Monterey Bay Justice Project

Treating incarcerated youth with mental illness is complex

By D’Quan Stewart

When someone breaks the law, they have to suffer the consequences. For most, that includes being stripped of their rights and being incarcerated. For the lone 12 year old locked up at the Wellington M. Smith Jr. Juvenile Hall in Salinas, one can imagine the mental state he is in.

The Monterey County Health Department is collaborating with the juvenile hall to help get the incarcerated youth the proper support. Gretchen Beddingfield, a Psychiatric Social Worker II for the Natividad Health Center, is a frequent visitor at the juvenile hall.

“[I visit the youth] five days a week,” said Beddingfield. “My position is unique. In Monterey County, I work in the juvenile hall. If kids have emotional issues such as suicide or they’re self-harming, or there’s a risk they’re going to harm others and they’re put on watch. I have to go talk to them to decide if they should stay on watch or if they can be released [from watch].”

The duration of the incarceration is based on the crime committed by each youth. Some stays in juvenile hall could last 20 days, while others could last a year. Regardless of the length of stay, mental health services are offered to youth entering the facility.

“If there was a therapist in the community that was working with the kid and that kid winds up in custody, they come in and provide services,”said Jose Ramirez, division director at Juvenile Hall for the Monterey County Probation Department. “They usually come in and check to see how they are doing. That happens a lot.”

Officials try to have therapists come in after school to visit the youth. However, they do sometimes need to come in early, but every effort is made not to disrupt the student’s class time, said Ramirez.

Beddingfield believes the lack of parental guidance and the family background of the incarcerated youth are the reason they are behind bars.

“To me, you don’t lock kids up because they’ve had a crappy life or their mom is doing drugs or they’ve been abused,” said Beddingfield. She feels we should instead offer them assistance.

As a former family therapist, the social worker Beddingfield said there are distinct benefits of having structure within probation system and family.

A therapy room in the Monterey County Juvenile Hall.

“Many times, probation is the parent for the child. They do have to be the ones who give those consequences because the parent isn’t able, or doesn’t know, or hasn’t been given those skills,” she said.

Many of the young people in juvenile hall are awaiting placement in the Monterey County Youth Center. Placement [at the Youth Center] means the youth will receive educational and rehabilitation opportunities.

“Many times, probation is the parent for the child. They do have to be the ones who give those consequences because the parent isn’t able, or doesn’t know, or hasn’t been given those skills.”

In some cases, placement could be worse than juvenile hall for youth based on making the new adjustment to their lives, according to some officials. Instead of getting released back to their homes, they are sent away to a different home as a form of recovery.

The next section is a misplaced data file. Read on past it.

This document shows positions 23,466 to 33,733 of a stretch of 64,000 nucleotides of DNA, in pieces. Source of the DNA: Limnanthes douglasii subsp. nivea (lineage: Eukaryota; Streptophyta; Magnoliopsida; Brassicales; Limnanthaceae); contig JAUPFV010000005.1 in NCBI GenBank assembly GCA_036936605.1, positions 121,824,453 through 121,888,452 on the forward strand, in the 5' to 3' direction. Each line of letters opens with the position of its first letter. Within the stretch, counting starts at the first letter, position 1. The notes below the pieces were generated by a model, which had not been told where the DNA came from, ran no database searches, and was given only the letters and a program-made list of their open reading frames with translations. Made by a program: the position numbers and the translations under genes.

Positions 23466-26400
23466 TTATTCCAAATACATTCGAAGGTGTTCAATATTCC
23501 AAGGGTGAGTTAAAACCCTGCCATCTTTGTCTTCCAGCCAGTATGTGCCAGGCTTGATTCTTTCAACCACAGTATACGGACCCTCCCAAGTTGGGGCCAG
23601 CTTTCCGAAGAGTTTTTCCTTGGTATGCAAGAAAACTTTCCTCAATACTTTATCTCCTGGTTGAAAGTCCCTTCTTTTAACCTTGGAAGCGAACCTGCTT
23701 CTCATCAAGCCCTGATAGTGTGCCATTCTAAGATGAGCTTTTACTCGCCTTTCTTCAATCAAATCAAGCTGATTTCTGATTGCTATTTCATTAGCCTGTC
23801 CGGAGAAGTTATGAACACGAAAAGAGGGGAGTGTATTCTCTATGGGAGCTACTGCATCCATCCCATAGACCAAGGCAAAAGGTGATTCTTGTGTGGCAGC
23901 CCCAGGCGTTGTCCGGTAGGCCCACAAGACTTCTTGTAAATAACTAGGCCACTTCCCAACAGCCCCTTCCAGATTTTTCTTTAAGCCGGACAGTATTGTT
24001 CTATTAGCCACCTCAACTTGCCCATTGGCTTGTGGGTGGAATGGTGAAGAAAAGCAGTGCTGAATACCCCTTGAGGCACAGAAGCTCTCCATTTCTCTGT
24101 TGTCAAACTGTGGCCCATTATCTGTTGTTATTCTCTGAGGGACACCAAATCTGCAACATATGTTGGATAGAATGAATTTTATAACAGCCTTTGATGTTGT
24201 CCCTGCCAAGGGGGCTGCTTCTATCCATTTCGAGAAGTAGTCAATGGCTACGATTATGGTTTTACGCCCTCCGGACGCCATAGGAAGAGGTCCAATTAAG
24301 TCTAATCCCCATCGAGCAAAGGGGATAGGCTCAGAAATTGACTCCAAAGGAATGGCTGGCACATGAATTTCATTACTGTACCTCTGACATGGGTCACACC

Prior to going to placement, youth are often given therapeutic treatment so they are mentally prepared for that environment. When they get released from juvenile hall, Beddingfield does what she can to give them the outside help they need.

“Let’s say I’m trying to link a kid who doesn’t have therapy yet, so I want to make sure he or she has services as soon as they get released. Then I would engage the parents to come in here and do all the paperwork with me prior to the child being released so the child can have services ready to go,” she said.

Chryl Williams, Behavioral Health Unit supervisor at the Natividad Health Center said that family communication with the therapists at juvenile hall happens frequently to note the progress of the youth.

“If they are in the facility and they have a therapist, then yes we have the therapist contact their families,” said Williams. “If they’re coming in to outpatient, we absolutely believe that family therapy and family involvement is important to the success of their child.”

But, not everyone thinks the Youth Center is the best option for incarcerated youth who suffer from mental illness.

Williams believes that being placed in a psychiatric hospital where they can get the proper treatment is better for youth than being in placement, despite the process being tough.

“Finding a psychiatric hospital for the juveniles is hard because there isn't one in this county,” said Williams. “If we are looking at hospitalization for the youth or psychiatric stability, it's difficult. And when they're in juvenile hall, it's even harder because the parent isn't in custody [of the child] at that time.

“A lot of the hospitals can choose whether they want to take the child or not - once you're in juvenile hall, they stop looking for a psychiatric bed for you.”

Beddingfield stressed the importance of meeting with parents and trying to get to the root cause of behavioral issues.

“Is it [meeting with parents] an important piece? Absolutely. Do I think sending kids away to placement is a good idea? No. You’re not dealing with the problems in the community. You’re not dealing with the problems in the home. That’s the thing that counties are looking at a little bit more because they’re not just sending kids to placement. They’re trying to do wrap services and intensive therapy services before just sending them away to placement for eight months to a year,” she said.